Haddonfield Sex Crimes Attorney
Sex crimes are serious offenses of a sexual nature that require experienced legal representation to defend in the courtroom. If you are ultimately convicted of a sex crime in New Jersey, you could face criminal fines, incarceration, and other serious legal and personal consequences. Moreover, you could be forced to register as a sex offender, which could have significant effects on your future.
New Jersey sex crimes defense lawyer Matthew V. Portella can review your version of what happened during the incident and can help prepare your matter for trial. We help clients around the Haddonfield and Pleasantville areas.
Types of Sex Crimes in New Jersey
New Jersey recognizes several different sex crimes, including sexual assault (otherwise known as rape) under N.J.S.A. 2C:14-2(b), criminal sexual contact under N.J.S.A. 2C:14-3, endangering the welfare of a child under N.J.S.A. 2C:24-4, lewdness, and failing to register as a sex offender.
Sexual assault is a crime during which the accused sexually penetrates another person. This sexual penetration could occur in a variety of different ways. For example, the accused could use coercion or physical force to accomplish the penetration—even if the alleged victim does not suffer serious injuries. It is also sexual assault when the alleged victim is at least 13 years of age at the time of the offense (but not yet 16 years of age), and the accused is, at a minimum, four years older than the alleged victim. The sexual assault crime may become aggravated sexual assault when certain circumstances exist, such as when the alleged victim is younger than 13 years old. Criminal sexual contact is a lesser included offense within the crime of aggravated sexual assault.
Sexual assault is a second-degree crime in New Jersey. If you are convicted of sexual assault, you could receive between five and ten years in jail, along with a maximum $150,000 fine. Aggravated sexual assault, on the other hand, is a first-degree criminal offense, and a conviction can result in between ten and 20 years of incarceration, along with a maximum monetary fine of $200,000. The accused would also need to register as a sex offender with the state.
New Jersey courts can find people guilty or convict them of lewdness if they commit offensive or “flagrantly lewd” acts that they know:
- Nonconsenting individuals would observe
- Would offend or alarm nonconsenting individuals
For the state prosecutor to obtain a conviction against the accused, he or she must demonstrate, beyond a reasonable doubt, that the accused committed an offensive act (for example, masturbating or exposing a private part), that a non-consenting person witnessed the accused’s act, and that the viewer was offended as a result.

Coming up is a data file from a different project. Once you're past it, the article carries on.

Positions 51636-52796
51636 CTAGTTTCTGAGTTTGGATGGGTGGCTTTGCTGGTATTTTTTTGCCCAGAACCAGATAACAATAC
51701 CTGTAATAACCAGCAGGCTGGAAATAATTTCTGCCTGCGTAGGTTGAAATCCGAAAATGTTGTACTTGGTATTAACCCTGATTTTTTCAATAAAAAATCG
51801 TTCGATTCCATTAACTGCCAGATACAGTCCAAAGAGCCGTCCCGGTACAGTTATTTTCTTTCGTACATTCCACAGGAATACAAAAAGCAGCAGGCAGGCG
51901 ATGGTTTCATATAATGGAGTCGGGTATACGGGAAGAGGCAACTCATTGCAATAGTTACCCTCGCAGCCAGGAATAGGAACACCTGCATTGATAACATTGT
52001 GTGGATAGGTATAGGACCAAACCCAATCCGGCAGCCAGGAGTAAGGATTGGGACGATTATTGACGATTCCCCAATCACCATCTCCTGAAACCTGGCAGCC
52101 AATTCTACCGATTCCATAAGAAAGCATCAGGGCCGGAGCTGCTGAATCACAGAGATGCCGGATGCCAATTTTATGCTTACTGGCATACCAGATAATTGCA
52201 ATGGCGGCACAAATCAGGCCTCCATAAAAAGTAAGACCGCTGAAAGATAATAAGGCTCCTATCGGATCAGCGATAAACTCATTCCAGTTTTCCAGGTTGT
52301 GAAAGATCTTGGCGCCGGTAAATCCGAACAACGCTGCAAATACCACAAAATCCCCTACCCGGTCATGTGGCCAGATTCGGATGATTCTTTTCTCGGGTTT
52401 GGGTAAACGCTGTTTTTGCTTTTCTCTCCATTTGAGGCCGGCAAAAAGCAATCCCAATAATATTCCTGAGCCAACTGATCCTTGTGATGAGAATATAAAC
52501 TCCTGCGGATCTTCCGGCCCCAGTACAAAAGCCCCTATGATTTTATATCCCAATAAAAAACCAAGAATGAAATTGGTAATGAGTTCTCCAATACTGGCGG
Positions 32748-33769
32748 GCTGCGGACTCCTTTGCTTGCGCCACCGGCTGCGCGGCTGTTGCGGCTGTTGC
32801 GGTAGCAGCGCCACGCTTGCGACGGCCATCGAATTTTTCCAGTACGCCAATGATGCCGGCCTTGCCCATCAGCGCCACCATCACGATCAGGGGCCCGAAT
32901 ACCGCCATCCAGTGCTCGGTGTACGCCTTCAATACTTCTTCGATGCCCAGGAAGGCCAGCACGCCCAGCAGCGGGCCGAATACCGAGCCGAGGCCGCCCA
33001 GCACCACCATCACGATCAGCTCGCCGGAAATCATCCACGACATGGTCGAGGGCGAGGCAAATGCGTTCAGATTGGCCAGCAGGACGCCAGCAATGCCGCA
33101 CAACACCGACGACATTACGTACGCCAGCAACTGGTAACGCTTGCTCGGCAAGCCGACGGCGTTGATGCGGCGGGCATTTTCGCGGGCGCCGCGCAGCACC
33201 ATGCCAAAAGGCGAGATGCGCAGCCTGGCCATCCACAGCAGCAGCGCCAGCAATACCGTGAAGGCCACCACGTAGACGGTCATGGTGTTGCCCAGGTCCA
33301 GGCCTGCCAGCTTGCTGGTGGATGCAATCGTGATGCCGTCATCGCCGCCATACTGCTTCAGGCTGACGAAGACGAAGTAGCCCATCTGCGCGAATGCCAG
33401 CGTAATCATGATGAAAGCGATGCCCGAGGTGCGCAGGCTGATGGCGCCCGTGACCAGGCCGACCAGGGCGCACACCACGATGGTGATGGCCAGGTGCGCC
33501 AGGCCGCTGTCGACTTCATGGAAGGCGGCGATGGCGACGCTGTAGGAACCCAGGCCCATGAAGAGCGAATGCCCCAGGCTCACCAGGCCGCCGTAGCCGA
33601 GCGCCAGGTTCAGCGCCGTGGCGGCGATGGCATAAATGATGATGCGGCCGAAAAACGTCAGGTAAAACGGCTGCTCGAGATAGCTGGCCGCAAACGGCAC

Lewdness may constitute a third or fourth-degree criminal offense. Lewdness is a fourth-degree criminal offense in cases where the individual who is observing the conduct has a mental disability or suffers from a mental disease. Lewdness may constitute a third-degree offense in cases where the individual observing the accused is younger than 13 years old.
If the prosecution charges lewdness as a fourth-degree offense and the accused is convicted of the charge, he or she could spend 18 months in jail. If lewdness is a third-degree offense, then the accused could be sentenced to five years in jail. Finally, if the prosecutor charges lewdness as a disorderly persons charge, then the accused could be sentenced to six months in jail.
Endangering the Welfare of a Child
If an adult person has assumed the responsibility of caring for a child or who has a legal duty to care for a particular child, that person could be charged with endangering child welfare if he or she engages in sexual conduct with the child victim—or if he or she causes the child injury or harm. Endangering the welfare of a child is a second-degree criminal offense in the State of New Jersey. In some instances, a prosecutor could charge the crime as a third-degree offense if the child was under 16 years of age at the time of the alleged incident.
A conviction for a second-degree criminal offense could result in jail time of between five and ten years. A conviction for a third-degree criminal offense might result in between three and five years of incarceration.
Failing to Register as a Sex Offender
When the accused is convicted of certain sex crimes in the State of New Jersey, he or she could be required to register as a sex offender in the state. Qualifying sex offense convictions include sexual assault, aggravated criminal sexual contact, aggravated sexual assault, kidnapping, and criminal sexual contact. An attempt to commit any one of these offenses may also qualify.
If the accused fails to register or report on a regular basis as required, he or she can be charged with a third-degree criminal offense. A conviction can result in between three and five years of incarceration in state prison.
Haddonfield, New Jersey sex crimes lawyer Matthew V. Portella can determine if the prosecution has met its burden of proof in your sex crimes case and represent you in court during plea negotiations, criminal trials, and sentencing hearings.
Contact Our Haddonfield Sex Crimes Lawyer
A sex crime conviction in New Jersey can affect you for the rest of your life. Although these convictions can result in high legal penalties, you could also be required to register as an offender and to report on a regular basis. A sex offender registry is typically a lifelong registry, and a sex crime conviction will likely follow you for the rest of your life.
Criminal defense lawyer Matthew V. Portella has represented sex crime victims in New Jersey for many years, and handles these tough cases without judgment. To schedule a free consultation or case evaluation, please call (856) 310-9800 or contact us online today.